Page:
Nano Science (Lec 15 Natural Nanobiosystem)

Nano Science (Lec 15 Natural Nanobiosystem) - MAE 287/EE...

Info icon This preview shows pages 1–16. Sign up to view the full content.

View Full Document Right Arrow Icon
MAE 287/EE 257 1
Image of page 1

Info iconThis preview has intentionally blurred sections. Sign up to view the full version.

View Full Document Right Arrow Icon
“ I would like to describe a field, in which little has been done, but in which an enormous amount can be done in principle. In the year 2000, when they look back at this age, they will wonder why it was not until the year 1960 that anybody began seriously to move in this direction. Why cannot we write the entire 24 volumes of the Encyclopedia Brittanica on the head of a pin? ” - Richard Feynman, December 29, 1959
Image of page 2
Image of page 3

Info iconThis preview has intentionally blurred sections. Sign up to view the full version.

View Full Document Right Arrow Icon
DNA (Diameter) 2 nm Ribosome 10 nm Virus 100 nm Bacterium 100 nm Red Blood Cell 5000 nm Human Hair 50000 nm 4
Image of page 4
DNA codes for synthesis of proteins in the cell by producing complementary RNA (messenger RNA, mRNA). Transfer RNA (tRNA) catalyzes the alignment of polypeptide chain protein constituents and their peptide bonding. DNA-> DNA Replication DNA-> RNA Transcription RNA-> Protein Translation 5
Image of page 5

Info iconThis preview has intentionally blurred sections. Sign up to view the full version.

View Full Document Right Arrow Icon
10 base pairs 3.4 nm 2 nm 6
Image of page 6
7
Image of page 7

Info iconThis preview has intentionally blurred sections. Sign up to view the full version.

View Full Document Right Arrow Icon
Species Base Pairs in Million Fruit Fly 180 Snake 2,100 Human 3,100 Onion 18,000 Fern 160,000 8
Image of page 8
9
Image of page 9

Info iconThis preview has intentionally blurred sections. Sign up to view the full version.

View Full Document Right Arrow Icon
Ribosome is a nanomachine with a size about 20 nm in diameter. Ribosomes read the information from messenger RNA (mRNA) and use it to produce proteins. Ribosomes do this by binding to a messenger RNA and using it as a template for the correct sequence of amino acids in a particular protein. The amino acids are attached to transfer RNA (tRNA) molecules, which enter one part of the ribosome and bind to the messenger RNA sequence. The attached amino acids are then joined together by another part of the ribosome. The ribosome moves along the mRNA, "reading" its sequence and producing a chain of amino acids. 18 nm 10
Image of page 10
Since RNA is constructed from four types of base pairs, there are 64 possible triplet sequences or codons (4x4x4). Three of these possible codons specify the termination of the polypeptide chain. They are called "stop codons". That leaves 61 codons to specify only 20 different amino acids. Therefore, most of the amino acids are represented by more than one codon. The genetic code is said to be degenerate. 11
Image of page 11

Info iconThis preview has intentionally blurred sections. Sign up to view the full version.

View Full Document Right Arrow Icon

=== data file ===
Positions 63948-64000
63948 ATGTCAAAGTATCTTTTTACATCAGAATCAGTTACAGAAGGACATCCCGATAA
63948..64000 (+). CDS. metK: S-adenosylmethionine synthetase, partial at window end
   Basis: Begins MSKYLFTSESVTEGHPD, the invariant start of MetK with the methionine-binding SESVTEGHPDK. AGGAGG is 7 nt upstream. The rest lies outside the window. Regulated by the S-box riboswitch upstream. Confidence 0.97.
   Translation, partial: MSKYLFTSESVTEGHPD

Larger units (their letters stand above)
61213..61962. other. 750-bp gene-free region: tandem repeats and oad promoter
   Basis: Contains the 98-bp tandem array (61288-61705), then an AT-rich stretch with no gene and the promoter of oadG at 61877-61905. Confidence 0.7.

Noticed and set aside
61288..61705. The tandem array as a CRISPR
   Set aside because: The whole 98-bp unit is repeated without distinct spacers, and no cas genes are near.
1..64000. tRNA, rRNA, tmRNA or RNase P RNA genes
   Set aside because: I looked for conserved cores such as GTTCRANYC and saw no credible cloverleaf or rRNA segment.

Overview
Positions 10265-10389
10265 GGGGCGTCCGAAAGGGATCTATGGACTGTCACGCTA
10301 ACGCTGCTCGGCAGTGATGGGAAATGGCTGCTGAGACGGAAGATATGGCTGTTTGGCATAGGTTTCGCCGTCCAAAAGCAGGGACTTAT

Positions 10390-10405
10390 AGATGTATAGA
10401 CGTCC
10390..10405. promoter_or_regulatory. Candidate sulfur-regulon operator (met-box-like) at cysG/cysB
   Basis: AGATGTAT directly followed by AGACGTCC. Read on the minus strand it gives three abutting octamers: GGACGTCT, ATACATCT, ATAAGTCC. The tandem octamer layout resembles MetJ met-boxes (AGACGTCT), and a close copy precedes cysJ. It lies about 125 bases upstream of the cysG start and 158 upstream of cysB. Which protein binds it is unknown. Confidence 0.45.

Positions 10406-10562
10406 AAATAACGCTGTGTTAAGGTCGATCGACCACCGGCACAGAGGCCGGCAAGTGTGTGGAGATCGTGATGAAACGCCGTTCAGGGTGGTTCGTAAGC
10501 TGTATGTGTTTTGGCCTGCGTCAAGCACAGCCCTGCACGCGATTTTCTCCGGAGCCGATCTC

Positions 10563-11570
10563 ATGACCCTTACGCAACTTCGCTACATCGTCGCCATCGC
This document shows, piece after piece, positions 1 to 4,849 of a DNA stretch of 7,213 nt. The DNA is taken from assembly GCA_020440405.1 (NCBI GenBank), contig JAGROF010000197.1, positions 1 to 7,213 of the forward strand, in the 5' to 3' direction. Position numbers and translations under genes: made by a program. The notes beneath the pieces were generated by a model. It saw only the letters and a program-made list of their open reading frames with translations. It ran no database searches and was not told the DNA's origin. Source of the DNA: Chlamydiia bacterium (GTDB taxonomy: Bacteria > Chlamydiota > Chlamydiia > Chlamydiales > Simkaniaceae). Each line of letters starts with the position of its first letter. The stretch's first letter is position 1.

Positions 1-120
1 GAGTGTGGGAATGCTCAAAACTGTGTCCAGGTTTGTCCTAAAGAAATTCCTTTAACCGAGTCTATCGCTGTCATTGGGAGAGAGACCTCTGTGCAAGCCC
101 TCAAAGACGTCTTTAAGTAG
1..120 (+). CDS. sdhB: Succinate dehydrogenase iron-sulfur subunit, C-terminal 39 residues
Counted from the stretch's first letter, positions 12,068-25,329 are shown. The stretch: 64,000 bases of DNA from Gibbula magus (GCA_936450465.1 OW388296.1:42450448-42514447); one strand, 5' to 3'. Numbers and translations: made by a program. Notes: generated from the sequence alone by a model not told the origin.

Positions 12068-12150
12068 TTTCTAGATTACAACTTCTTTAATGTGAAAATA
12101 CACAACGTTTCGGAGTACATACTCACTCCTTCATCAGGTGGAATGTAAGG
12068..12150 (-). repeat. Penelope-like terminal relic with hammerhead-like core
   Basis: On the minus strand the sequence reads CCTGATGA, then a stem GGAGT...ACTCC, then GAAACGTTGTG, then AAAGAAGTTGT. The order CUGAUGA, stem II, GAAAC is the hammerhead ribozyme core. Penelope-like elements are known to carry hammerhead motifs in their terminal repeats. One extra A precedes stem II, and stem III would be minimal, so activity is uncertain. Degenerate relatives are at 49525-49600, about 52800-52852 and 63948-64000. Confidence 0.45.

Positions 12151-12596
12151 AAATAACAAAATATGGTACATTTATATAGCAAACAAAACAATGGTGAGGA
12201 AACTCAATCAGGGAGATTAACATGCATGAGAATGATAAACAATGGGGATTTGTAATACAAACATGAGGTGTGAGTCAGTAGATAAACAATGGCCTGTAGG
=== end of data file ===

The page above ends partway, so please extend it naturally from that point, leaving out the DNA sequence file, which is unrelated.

Protein Chain Amino Acids Peptide Bonding Structure of proteins the basic building blocks for life. Proteins are chains of 20 different amino acids linked by ―peptide bonds. Chain length can range from 40 to several thousand, commonly several hundred. 12
Image of page 12
Quaternary Secondary Tertiary Amino Acids Primary 13
Image of page 13

Info iconThis preview has intentionally blurred sections. Sign up to view the full version.

View Full Document Right Arrow Icon
A typical human cell contains about 100 million proteins of about 10,000 types. Protein lengths in most organisms range from 50 amino acids to tens of thousands. A typical protein consists of a single polypeptide chain, and the largest know protein has more than 40 polypeptide chains . Protein networks guide the biochemistry of living cells, metabolic, and signaling pathway. 14
Image of page 14
Cells are tiny chemical factories, using protein nanomachinery to produce and deliver materials according to instructions encoded in the DNA. The nucleus holding the DNA, surrounded by the nuclear envelope and communicating with the rest of the cell through the nuclear pores. The DNA produces RNA which interacts with the ribosomes to synthesize proteins. Ribosomes are concentrated in the nucleolus,
Image of page 15

Info iconThis preview has intentionally blurred sections. Sign up to view the full version.

View Full Document Right Arrow Icon
Image of page 16
This is the end of the preview. Sign up to access the rest of the document.

{[ snackBarMessage ]}

What students are saying

  • Left Quote Icon

    As a current student on this bumpy collegiate pathway, I stumbled upon Course Hero, where I can find study resources for nearly all my courses, get online help from tutors 24/7, and even share my old projects, papers, and lecture notes with other students.

    Student Picture

    Kiran Temple University Fox School of Business ‘17, Course Hero Intern

  • Left Quote Icon

    I cannot even describe how much Course Hero helped me this summer. It’s truly become something I can always rely on and help me. In the end, I was not only able to survive summer classes, but I was able to thrive thanks to Course Hero.

    Student Picture

    Dana University of Pennsylvania ‘17, Course Hero Intern

  • Left Quote Icon

    The ability to access any university’s resources through Course Hero proved invaluable in my case. I was behind on Tulane coursework and actually used UCLA’s materials to help me move forward and get everything together on time.

    Student Picture

    Jill Tulane University ‘16, Course Hero Intern